Support for national postal strike this summer growing

Postal workers and their supporters march in Belfast last year

Britain looks set for a national post strike this summer after independent polls showed that a clear majority of Royal Mail workers intend to vote in favour of action next month.

Taken from The Times

Postal workers are set to deliver a 65 per cent yes vote in favour of a national strike, according to independent polling commissioned by the Communication Workers Union (CWU), the main postal union.

The percentage in favour of an all-out strike over pay, which could cripple services as early as next month, has increased from 54 per cent four weeks ago to 65 per cent last week, according to sources at the CWU.

A telephone survey of 2,000 postal workers by the Campaign Company also rates a video sent to postal employees by Allan Leighton, the chairman of Royal Mail, as the single most negative message from Royal Mail. In it he uses the word “bulls**t”.

CWU sources are believed to be increasingly confident of a convincing vote in favour of strike action over the pay dispute amid an intense campaign by both sides. Last week the union advertised in seven national newspapers to put its case over pay and services to the public and to postal workers.

Royal Mail responded with its own campaign the following day. It has also used Mr Leighton’s direct appeal to workplaces as well as letters from him and Adam Crozier, its chief executive, to employees. It is 11 years since Royal Mail suffered a national strike.

Royal Mail’s wider relations with the unions are also set to worsen after Britain’s biggest union, which represents thousands of postal managers, branded the organisation as visionless and old fashioned.

Unite, the union formed from the merger of Amicus and the T&G, accused Royal Mail executives of “muddling around in the dark, without a clear vision”.

Paul Reuter, national officer with Unite, said that the culture of Royal Mail needed to change before sweeping strategic changes were made to the business. He told The Times: “The biggest problem with Royal Mail is the culture. It is very old fashioned. It is as though they are stuck in the Seventies with a command and control approach.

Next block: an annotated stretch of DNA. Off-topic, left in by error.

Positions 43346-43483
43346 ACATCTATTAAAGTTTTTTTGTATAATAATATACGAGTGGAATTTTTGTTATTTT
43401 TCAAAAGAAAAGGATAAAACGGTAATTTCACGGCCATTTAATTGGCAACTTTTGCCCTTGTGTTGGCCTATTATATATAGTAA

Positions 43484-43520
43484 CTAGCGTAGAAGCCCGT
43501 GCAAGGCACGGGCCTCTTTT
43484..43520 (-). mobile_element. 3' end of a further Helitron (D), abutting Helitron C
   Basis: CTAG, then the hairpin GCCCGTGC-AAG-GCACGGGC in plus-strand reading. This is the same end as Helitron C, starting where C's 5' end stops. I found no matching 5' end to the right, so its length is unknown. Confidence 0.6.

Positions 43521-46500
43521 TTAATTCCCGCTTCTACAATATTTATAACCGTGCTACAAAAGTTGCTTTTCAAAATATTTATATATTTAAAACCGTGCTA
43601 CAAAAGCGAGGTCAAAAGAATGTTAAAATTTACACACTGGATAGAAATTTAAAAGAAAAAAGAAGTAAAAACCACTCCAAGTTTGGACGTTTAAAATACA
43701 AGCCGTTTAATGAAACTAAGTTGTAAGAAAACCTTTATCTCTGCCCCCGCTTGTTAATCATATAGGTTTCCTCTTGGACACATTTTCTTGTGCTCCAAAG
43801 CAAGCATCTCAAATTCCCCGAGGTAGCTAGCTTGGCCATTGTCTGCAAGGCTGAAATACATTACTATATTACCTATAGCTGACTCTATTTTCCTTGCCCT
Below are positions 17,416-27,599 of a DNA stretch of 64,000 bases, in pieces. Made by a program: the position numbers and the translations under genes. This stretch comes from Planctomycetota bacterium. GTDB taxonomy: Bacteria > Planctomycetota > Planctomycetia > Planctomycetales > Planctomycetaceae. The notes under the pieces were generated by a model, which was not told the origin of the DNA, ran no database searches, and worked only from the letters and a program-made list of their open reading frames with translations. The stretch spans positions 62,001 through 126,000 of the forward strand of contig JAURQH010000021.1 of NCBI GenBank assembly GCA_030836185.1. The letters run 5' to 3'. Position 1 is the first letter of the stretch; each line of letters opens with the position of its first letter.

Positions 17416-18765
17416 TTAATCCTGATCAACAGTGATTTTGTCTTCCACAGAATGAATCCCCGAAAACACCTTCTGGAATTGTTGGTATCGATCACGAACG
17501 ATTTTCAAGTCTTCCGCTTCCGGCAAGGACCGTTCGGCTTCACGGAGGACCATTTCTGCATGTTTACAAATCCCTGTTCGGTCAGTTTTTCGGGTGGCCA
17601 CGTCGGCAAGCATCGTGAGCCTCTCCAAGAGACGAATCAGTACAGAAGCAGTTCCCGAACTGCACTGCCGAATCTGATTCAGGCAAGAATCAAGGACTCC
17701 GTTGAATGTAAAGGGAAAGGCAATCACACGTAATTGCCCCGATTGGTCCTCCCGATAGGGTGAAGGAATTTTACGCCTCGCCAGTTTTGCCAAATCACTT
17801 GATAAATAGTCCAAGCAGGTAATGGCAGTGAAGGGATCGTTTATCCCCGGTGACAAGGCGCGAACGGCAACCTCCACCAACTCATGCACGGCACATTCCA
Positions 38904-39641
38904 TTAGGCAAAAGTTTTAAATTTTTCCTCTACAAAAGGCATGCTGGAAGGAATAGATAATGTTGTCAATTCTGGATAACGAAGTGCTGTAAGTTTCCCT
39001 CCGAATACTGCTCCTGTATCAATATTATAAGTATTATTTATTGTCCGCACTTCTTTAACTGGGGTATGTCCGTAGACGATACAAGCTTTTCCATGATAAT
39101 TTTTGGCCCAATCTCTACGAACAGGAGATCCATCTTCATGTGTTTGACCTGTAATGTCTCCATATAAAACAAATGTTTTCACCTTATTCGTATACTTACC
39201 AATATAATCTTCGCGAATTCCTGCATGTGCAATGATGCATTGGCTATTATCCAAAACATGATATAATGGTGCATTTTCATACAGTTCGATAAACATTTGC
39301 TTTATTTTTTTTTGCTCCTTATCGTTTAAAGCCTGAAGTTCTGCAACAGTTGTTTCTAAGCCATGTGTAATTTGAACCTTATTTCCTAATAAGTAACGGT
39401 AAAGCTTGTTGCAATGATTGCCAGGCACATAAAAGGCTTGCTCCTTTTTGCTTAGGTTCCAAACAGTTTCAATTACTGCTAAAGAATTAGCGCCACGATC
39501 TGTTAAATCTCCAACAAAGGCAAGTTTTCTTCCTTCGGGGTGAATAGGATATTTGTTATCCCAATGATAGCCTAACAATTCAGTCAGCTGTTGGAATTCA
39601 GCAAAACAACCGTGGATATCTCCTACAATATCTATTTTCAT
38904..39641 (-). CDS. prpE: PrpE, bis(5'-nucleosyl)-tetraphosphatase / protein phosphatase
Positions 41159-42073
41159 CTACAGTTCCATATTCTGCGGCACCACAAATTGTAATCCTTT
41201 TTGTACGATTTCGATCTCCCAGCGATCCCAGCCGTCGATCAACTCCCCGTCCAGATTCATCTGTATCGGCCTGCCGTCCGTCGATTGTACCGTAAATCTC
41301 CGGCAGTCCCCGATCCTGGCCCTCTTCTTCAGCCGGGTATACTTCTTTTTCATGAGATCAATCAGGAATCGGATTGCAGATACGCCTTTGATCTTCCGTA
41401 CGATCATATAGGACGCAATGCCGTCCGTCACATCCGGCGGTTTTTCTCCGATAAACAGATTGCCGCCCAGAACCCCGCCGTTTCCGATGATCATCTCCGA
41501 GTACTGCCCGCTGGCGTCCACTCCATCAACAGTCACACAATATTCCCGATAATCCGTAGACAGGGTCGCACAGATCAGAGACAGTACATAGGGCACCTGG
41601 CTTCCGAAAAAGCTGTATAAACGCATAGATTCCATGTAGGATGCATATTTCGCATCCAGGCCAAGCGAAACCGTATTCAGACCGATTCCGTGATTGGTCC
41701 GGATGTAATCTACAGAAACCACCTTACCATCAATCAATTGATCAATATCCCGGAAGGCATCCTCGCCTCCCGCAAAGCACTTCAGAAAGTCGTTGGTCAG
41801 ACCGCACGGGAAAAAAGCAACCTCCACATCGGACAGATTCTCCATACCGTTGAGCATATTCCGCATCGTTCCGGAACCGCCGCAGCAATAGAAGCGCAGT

“They are panicking over competition and see problems rather than opportunities.”

Unite, which represents 11,000 managers, is about to begin its own pay negotiations with Royal Mail, although both sides are likely to wait for the outcome of the dispute between the postal group and the CWU.

The CWU is in the final stage of balloting its 130,000 members for strike action. A result is due by June 7.

Although Unite represents the managers who are in charge of postal workers, it is to distribute the CWU’s arguments throughout the lower tiers of management. In a letter to managers, Mr Reuter says: “I am extremely concerned that Royal Mail appears not to be concentrating on resolving the current issue that they have with the CWU. The longer this remains unresolved, the more long-term damage may be done to the business.”

A spokesman for Royal Mail said: “Royal Mail has a very clear vision of becoming a modern, competitive and flexible postal operator able to compete and win business in a very tough market – but to compete we need to change and the union appears to have failed to grasp that stark commercial reality.”

Royal Mail will soon unveil a sharp drop in annual profits, amid a big loss of business to rival operators. At its interim stage the group reported an 86 per cent plunge in pretax profits to £22 million. It now loses the sorting and collection of one in five items of mail to competitors, although it still delivers the vast majority of post over the final mile for the rivals that use its infrastructure.

The loss of business has risen sharply from last year’s level of one in eight items of post. Service figures for Royal Mail show that it achieved 11 out of its 12 license targets for the last quarter of its financial year. About 94 per cent of first-class mail arrived the next day, compared with the target of 93 per cent.